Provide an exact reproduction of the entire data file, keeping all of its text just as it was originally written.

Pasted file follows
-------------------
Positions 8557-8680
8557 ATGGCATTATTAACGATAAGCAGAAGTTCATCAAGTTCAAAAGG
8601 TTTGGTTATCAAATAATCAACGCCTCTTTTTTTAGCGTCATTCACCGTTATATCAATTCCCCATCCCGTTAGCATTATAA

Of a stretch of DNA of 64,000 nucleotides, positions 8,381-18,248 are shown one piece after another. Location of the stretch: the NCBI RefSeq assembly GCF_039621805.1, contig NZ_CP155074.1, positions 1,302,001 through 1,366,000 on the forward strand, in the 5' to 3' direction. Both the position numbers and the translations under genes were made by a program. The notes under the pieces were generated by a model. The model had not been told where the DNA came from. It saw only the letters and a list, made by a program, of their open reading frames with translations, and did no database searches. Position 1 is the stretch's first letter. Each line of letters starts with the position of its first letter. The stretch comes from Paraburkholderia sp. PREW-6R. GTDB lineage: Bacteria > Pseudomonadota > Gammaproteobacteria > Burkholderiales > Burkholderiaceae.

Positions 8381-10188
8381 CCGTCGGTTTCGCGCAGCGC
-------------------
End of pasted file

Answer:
Positions 8557-8680
8557 ATGGCATTATTAACGATAAGCAGAAGTTCATCAAGTTCAAAAGG
8601 TTTGGTTATCAAATAATCAACGCCTCTTTTTTTAGCGTCATTCACCGTTATATCAATTCCCCATCCCGTTAGCATTATAA

Of a stretch of DNA of 64,000 nucleotides, positions 8,381-18,248 are shown one piece after another. Location of the stretch: the NCBI RefSeq assembly GCF_039621805.1, contig NZ_CP155074.1, positions 1,302,001 through 1,366,000 on the forward strand, in the 5' to 3' direction. Both the position numbers and the translations under genes were made by a program. The notes under the pieces were generated by a model. The model had not been told where the DNA came from. It saw only the letters and a list, made by a program, of their open reading frames with translations, and did no database searches. Position 1 is the stretch's first letter. Each line of letters starts with the position of its first letter. The stretch comes from Paraburkholderia sp. PREW-6R. GTDB lineage: Bacteria > Pseudomonadota > Gammaproteobacteria > Burkholderiales > Burkholderiaceae.

Positions 8381-10188
8381 CCGTCGGTTTCGCGCAGCGC